Seed Germination—Scarification, Stratification, and Soaking

By on March 15, 2012

In this video, Tricia shares her tips on getting tough-to-germinate seeds to sprout.

  Comments (7)


Guess I lost the previous post—-but was just writing in to complement you on your well-written, informative website—especially Tricia’s nicely composed, easy-to-comprehend, informative video’s…and I stated that I got a hoot out of the shipping & handling one with Keith—if I ever need a “heavy” for added security, I am callin’ Keith !  Lol smile
Thanks again for the well done video’s—hope to find something soon to purchase from you again one day… smile
-Jeff Adams

Posted by Jeff Adams on Mar. 26, 2012 at 3:56:20 PM


I love these videos I learn so much! I wish you all would make documentary series…  And the unscripted parsley chomp cracked me up grin

Posted by Emily H. on Mar. 26, 2012 at 6:49:33 PM


A couple of comments:
1) soaking beans is a bad idea, because the cotyledons come apart, making it difficult to handle the seeds when you go to plant them

2) Some seeds won’t germinate unless they have passed through the stomach of an animal. This is a chemical form of scarification. To mimic this, germination of most seeds that require this treatment will be aided by soaking briefly in an acidic solution, such as glacial acetic acid. A funny story came to light about one famous exception to this acid-bath rule. Many years ago, my old boss, Dr. Eduardo Vallejo, was accompanying the famous biologist Dr. Charles Rick, on an expedition to Peru to collect wild relatives of the tomato plant. They applied the usual acetic acid treatment over and over, but with no effect—the seeds just wouldn’t germinate. Then, Dr. Rick noticed that the wild tomatoes were being eaten by tortoises, whose stomachs are not acidic but alkaline. They tried using a dilute solution of bleach to these wild tomato seeds and presto! the seeds germinated easily. Turns out, a 10% bleach solution for 30 seconds works wonders on all members of the tomato family, even distant relatives like peppers. Just be sure to wash the seeds copiously after treatment.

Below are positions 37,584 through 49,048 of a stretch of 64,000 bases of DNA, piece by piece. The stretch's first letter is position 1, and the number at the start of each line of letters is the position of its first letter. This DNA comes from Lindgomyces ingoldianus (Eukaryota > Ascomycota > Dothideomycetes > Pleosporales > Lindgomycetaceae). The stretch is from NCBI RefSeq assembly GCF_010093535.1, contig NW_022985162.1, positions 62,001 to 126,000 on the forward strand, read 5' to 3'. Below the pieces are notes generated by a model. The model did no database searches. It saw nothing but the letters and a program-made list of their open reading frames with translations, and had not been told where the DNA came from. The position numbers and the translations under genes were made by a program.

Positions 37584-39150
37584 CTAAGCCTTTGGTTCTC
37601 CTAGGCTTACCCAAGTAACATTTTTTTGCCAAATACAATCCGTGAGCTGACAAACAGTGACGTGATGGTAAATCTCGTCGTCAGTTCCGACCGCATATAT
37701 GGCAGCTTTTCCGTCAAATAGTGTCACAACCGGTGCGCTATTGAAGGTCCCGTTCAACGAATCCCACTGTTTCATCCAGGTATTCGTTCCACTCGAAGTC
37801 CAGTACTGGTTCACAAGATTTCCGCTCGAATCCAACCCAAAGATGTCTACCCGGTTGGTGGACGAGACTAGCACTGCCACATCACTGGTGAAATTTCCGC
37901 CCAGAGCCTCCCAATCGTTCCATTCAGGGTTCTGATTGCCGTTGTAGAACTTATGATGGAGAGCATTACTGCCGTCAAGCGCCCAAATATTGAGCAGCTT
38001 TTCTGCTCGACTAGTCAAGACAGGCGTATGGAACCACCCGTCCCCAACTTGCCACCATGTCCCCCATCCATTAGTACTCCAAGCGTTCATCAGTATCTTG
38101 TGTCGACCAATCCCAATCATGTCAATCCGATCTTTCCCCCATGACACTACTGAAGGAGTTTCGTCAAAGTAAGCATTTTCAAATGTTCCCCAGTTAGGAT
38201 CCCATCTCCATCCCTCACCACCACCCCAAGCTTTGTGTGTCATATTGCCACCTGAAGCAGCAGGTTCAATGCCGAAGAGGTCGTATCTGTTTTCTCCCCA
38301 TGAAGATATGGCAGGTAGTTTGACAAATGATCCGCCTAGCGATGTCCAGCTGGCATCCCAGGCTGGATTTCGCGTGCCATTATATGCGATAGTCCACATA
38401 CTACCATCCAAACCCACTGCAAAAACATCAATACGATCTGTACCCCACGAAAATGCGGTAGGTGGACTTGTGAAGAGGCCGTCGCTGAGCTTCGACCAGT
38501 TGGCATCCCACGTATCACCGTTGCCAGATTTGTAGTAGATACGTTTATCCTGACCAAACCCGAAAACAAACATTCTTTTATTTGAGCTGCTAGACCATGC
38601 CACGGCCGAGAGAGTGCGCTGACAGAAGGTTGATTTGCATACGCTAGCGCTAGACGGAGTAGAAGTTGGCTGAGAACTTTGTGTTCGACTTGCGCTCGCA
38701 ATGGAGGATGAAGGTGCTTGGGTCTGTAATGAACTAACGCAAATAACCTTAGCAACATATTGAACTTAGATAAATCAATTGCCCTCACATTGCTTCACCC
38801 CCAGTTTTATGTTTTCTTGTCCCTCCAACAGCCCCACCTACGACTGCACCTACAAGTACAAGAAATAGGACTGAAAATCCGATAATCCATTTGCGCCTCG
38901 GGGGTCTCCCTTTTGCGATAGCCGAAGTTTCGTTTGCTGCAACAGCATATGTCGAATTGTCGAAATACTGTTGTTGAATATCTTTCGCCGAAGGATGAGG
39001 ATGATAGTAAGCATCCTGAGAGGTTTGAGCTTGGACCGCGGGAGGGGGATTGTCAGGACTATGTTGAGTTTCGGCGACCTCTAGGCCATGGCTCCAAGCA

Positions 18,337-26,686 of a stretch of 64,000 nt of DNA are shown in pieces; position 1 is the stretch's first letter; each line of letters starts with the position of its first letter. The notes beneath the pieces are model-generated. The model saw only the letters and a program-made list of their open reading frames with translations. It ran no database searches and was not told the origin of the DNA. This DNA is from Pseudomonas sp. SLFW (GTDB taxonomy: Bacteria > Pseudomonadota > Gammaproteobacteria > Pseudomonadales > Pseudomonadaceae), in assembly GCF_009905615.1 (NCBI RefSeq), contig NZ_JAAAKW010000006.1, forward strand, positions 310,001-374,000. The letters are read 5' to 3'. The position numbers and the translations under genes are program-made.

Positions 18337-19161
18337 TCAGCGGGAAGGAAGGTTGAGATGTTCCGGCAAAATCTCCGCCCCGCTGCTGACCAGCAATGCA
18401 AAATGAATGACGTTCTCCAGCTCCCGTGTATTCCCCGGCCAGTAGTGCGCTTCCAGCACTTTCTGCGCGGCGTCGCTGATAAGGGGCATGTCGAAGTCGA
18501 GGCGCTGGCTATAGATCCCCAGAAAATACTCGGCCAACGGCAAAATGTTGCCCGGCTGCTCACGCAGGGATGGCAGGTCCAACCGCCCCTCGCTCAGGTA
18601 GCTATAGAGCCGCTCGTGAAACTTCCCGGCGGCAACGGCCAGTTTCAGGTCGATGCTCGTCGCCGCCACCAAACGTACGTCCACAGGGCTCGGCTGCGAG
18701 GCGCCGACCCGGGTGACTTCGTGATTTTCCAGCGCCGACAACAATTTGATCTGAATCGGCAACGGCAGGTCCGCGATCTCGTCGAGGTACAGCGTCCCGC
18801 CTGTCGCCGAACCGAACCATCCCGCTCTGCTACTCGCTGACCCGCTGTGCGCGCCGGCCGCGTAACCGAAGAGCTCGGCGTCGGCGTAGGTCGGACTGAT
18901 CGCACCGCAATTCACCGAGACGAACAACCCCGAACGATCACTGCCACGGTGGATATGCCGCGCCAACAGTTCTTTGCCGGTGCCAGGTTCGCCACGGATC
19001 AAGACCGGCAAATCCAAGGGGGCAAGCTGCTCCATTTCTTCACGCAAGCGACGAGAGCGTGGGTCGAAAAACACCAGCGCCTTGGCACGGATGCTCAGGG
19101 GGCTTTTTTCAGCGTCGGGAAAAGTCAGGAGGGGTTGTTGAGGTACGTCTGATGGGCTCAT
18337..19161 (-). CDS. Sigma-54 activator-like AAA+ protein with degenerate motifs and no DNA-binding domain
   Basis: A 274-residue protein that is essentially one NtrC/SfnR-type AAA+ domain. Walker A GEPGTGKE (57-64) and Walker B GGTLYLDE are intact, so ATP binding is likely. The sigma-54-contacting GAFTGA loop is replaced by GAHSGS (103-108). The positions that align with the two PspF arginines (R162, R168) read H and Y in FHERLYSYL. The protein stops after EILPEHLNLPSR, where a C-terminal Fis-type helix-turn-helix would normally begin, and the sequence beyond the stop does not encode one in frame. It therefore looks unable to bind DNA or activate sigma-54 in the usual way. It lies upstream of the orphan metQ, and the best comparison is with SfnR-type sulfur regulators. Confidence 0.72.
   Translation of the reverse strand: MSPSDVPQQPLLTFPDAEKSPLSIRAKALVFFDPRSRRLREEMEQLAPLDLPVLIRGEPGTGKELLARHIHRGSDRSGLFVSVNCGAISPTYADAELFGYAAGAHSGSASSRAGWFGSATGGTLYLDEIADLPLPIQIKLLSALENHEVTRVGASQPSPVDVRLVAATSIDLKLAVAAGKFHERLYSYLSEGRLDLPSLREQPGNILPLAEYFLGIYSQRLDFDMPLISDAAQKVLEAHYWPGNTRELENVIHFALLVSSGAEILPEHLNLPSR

Bruce Ritchings, Encinitas, CA

Posted by Bruce on Mar. 27, 2012 at 11:38:35 AM

Thank you for the helpful information, Bruce!

Posted by on Jan. 27, 2013 at 11:58:18 PM


putting seeds into plastic bags for stratification is not a good idea.  use paper bags to avoid humidity buildup which occurs inside a plastic bag.

Posted by raymond long on Mar. 07, 2015 at 8:48:12 AM


I’ve enjoyed many video’s and also the written video transcript.  Is there a way to publish the written in a format that allows us to print it (like a recipe - separate from the ads and other written things on the page) and add it to our collection of garden information?  Sometimes I will archive it, to be used later and it’s easier for me to file that weed back through old videos.

Just a thought, and thank you.

Posted by Pat on Mar. 07, 2015 at 10:57:36 AM


A NEAT TRICK - scarification.  Take a piece of sand paper and roll it up into a circle about the size of a quarter (rough side on the inside).

Place several seeds inside and close both ends (I tape a piece of paper on one end, use my palm to seal the other end).

Shake!  Depending on the seeds & sand paper grit, usually a minute or less.

Follow with a soak overnight.  Plant next day.

This trick will save you time and works like a charm!

Posted by Scott on Mar. 16, 2015 at 7:38:03 AM

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